Harrisburg, Pennsylvania – The Department of Agriculture is today reminding all poultry owners – backyard flocks and commercial producers – to be on their toes to protect their birds from highly pathogenic avian influenza. After a weeks-long lull in detections, Pennsylvania has a new confirmed case of bird flu, the first in the state in a non-commercial backyard flock. A duck and chickens from a flock in Upper Mount Bethel Township, Northampton County, have been confirmed to be infected after a dead turkey vulture was found on the property. Wild birds are known to be the source of infection elsewhere.
Poultry and eggs continue to be safe to eat. Human health is not in danger. According to the United States Centers for Disease Control and Prevention, avian influenza does not present an immediate public health problem.
“Northampton County poultry and eggs bring in $141 million in sales to support the county’s economy,” Agriculture Secretary Russell Redding said. “Backyard bird owners should recognize that this disease is deadly to their birds. Protecting their birds helps protect neighboring poultry farms as well as the families and jobs that depend on those businesses.”
The department quarantined the farm and established a control zone around the farm. Control zones are the 10 km perimeter around an infected and quarantined farm. Owners of poultry in control areas are subject to testing requirements and must have permits to transport products. Work is underway to clean and disinfect the farm and safely dispose of potentially infected material.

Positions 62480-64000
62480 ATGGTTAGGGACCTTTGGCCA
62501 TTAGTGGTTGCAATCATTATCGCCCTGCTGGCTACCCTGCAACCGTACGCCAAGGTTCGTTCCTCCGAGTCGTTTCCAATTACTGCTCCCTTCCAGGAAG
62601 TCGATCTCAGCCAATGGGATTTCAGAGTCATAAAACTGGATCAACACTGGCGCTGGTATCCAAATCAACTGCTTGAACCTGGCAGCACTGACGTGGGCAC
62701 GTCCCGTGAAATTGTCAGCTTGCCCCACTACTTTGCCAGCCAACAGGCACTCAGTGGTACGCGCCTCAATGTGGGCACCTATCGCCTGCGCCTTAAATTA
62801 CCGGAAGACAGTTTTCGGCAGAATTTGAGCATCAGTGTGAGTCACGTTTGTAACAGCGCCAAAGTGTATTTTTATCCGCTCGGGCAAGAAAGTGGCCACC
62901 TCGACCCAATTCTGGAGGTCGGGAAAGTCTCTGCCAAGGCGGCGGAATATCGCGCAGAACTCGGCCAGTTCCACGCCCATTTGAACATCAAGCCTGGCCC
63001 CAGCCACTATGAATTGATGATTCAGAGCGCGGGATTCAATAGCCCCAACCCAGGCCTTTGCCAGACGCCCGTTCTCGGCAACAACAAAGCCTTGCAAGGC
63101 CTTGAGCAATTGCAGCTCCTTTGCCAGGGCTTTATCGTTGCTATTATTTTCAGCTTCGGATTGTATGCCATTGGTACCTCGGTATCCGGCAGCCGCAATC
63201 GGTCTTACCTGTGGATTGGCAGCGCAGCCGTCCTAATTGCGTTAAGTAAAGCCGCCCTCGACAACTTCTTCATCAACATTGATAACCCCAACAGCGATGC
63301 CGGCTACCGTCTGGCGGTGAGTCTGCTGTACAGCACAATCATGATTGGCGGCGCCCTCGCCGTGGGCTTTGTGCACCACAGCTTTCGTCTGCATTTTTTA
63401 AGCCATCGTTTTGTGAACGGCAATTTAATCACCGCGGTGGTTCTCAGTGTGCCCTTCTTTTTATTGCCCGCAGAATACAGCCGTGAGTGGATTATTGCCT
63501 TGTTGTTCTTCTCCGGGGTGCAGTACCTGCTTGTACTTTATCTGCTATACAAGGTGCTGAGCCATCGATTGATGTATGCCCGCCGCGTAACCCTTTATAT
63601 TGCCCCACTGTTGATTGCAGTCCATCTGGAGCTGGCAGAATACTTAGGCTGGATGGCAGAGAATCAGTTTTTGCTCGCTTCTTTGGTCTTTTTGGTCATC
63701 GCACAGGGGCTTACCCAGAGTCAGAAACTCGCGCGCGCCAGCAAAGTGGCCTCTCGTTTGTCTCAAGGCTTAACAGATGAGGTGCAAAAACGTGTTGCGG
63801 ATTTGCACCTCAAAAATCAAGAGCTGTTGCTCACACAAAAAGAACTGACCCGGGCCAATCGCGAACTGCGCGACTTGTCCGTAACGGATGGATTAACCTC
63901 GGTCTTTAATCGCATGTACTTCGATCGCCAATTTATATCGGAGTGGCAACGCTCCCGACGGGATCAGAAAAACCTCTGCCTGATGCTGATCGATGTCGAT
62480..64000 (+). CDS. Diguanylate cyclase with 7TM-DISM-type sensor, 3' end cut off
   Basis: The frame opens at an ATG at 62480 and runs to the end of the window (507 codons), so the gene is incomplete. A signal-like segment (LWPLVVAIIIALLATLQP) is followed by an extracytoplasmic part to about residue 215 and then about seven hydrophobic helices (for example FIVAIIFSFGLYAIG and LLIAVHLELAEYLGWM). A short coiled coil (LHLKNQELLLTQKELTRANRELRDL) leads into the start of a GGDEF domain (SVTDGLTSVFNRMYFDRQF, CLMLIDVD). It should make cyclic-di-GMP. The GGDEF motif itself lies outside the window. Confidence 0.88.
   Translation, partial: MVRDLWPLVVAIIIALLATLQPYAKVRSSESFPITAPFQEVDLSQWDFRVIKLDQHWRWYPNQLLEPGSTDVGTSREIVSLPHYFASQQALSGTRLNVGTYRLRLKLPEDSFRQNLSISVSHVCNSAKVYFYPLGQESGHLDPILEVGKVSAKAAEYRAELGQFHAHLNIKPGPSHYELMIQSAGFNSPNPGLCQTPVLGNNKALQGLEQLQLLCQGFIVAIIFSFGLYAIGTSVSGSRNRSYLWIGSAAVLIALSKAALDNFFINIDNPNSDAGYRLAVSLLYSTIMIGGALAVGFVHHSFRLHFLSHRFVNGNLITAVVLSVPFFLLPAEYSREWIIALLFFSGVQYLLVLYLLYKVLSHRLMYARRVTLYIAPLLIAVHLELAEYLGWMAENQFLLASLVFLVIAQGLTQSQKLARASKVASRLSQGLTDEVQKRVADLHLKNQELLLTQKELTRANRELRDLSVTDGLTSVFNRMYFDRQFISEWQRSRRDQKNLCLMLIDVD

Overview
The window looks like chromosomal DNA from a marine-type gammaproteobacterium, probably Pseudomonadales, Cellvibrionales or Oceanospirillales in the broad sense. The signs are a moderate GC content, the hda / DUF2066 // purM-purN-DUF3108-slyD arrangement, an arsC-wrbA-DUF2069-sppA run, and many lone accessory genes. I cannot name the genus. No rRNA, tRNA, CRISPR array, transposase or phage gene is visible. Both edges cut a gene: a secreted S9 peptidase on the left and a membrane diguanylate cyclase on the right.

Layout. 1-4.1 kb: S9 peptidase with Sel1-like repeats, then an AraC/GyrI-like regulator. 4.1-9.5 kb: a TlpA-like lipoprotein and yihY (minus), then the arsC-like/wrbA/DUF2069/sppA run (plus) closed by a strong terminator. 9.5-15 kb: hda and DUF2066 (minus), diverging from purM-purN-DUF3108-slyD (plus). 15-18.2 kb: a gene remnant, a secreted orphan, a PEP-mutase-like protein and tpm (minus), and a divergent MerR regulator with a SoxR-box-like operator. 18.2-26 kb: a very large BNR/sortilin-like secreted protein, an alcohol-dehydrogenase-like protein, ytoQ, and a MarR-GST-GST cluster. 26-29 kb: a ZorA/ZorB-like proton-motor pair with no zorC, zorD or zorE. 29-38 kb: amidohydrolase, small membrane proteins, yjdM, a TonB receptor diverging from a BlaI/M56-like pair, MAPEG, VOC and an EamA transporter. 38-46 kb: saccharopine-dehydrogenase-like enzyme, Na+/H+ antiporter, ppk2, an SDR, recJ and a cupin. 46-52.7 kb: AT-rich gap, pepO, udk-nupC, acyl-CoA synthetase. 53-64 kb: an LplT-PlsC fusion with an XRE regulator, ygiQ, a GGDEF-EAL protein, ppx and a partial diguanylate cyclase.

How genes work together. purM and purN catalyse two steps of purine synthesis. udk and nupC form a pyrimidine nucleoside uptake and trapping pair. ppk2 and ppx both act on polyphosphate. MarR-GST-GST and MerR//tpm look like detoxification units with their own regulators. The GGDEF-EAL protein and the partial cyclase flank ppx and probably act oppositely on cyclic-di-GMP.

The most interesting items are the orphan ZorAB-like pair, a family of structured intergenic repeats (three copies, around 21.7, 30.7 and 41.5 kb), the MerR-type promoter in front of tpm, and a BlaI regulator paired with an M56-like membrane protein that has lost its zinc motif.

Anyone within 3 km of the infected holding may not transport poultry or egg products. The Farm Control Area includes part of New Jersey and the department is working with New Jersey agriculture officials to identify and notify other poultry and egg producers and low bird owners. -yard in the area of their responsibilities.
Redding reminded backyard bird owners and poultry and egg producers to stay vigilant, especially as the wild bird migration season resumes in the coming weeks.
- Practice excellent biosecurity on a daily basis.
- Everyone on the farm should wash their clothes, scrub boots or shoes with disinfectant, and wash their hands before and after any contact with animals.
- Keep equipment and vehicles clean, including any that enter your property.
- Control birds and rodents that can carry and spread disease.
- Keep your birds indoors as much as possible and minimize the risk of contact with wild birds.
- Clean under barn soffits and eliminate possible entry points for wild birds.
- Eliminate standing water that could attract wild birds.
For detailed information on biosecurity and protecting your herd, visit the USDA APHIS | Defend the Flock program.
Recognize the symptoms of the disease. Report suspected cases and any unusual deaths to the department at 717-772-2852. A veterinarian is on call 24 hours a day, 7 days a week.
Sick or dead wild birds should be reported to the Pennsylvania Game Commission at 610-926-3136 or [email protected]
Last week, Secretary Redding announced details of $25 million in direct assistance to poultry producers to support recovery from the bird flu outbreak. Budget 2022-23 invests an additional $6 million in the PA Animal Diagnostic Laboratory System to meet ongoing testing needs.
For a complete list of confirmed infections in the United States, visit the USDA website, aphis.usda.gov.
To learn more about avian influenza, including whether your farm is within the Control Zone of an Infected Farm, visit the ministry’s website, agriculture.pa.gov.
MEDIA CONTACT: Katie Schroeder – [email protected]